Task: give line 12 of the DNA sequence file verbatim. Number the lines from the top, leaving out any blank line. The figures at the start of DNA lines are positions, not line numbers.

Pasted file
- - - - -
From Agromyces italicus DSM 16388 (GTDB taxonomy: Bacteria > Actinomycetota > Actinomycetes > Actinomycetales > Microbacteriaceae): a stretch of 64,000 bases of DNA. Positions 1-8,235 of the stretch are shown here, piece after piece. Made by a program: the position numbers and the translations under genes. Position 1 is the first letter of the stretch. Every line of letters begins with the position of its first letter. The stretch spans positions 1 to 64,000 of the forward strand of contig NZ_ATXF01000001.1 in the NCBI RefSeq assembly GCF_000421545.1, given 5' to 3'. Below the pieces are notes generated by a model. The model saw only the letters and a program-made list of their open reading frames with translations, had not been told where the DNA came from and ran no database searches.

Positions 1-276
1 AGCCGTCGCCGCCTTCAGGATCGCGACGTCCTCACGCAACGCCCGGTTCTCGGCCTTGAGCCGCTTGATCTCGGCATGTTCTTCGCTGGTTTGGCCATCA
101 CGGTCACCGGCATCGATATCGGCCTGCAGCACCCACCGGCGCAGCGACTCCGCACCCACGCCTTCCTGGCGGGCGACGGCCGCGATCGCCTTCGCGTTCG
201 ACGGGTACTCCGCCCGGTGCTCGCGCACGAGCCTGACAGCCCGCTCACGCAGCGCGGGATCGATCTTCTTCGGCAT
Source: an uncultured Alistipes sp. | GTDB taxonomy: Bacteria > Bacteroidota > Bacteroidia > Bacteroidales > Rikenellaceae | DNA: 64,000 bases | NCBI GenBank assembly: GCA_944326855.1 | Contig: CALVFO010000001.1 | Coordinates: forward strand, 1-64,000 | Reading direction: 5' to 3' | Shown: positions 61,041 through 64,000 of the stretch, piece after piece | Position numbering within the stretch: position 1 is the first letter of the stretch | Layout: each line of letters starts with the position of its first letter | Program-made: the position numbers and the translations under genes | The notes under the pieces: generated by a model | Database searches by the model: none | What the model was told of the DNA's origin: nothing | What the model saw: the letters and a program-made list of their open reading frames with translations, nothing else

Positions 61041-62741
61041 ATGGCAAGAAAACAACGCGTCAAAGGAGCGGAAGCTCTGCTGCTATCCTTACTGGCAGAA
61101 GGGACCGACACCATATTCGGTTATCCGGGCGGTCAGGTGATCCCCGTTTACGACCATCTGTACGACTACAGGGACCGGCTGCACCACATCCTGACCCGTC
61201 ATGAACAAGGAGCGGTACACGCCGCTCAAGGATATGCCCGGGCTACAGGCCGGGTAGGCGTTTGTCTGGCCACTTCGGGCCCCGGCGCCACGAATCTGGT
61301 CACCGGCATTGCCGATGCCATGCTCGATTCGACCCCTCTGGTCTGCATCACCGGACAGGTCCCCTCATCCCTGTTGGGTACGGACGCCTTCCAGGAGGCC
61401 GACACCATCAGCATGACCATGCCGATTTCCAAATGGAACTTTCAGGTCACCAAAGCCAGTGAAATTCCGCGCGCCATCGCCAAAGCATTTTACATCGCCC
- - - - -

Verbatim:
61401 GACACCATCAGCATGACCATGCCGATTTCCAAATGGAACTTTCAGGTCACCAAAGCCAGTGAAATTCCGCGCGCCATCGCCAAAGCATTTTACATCGCCC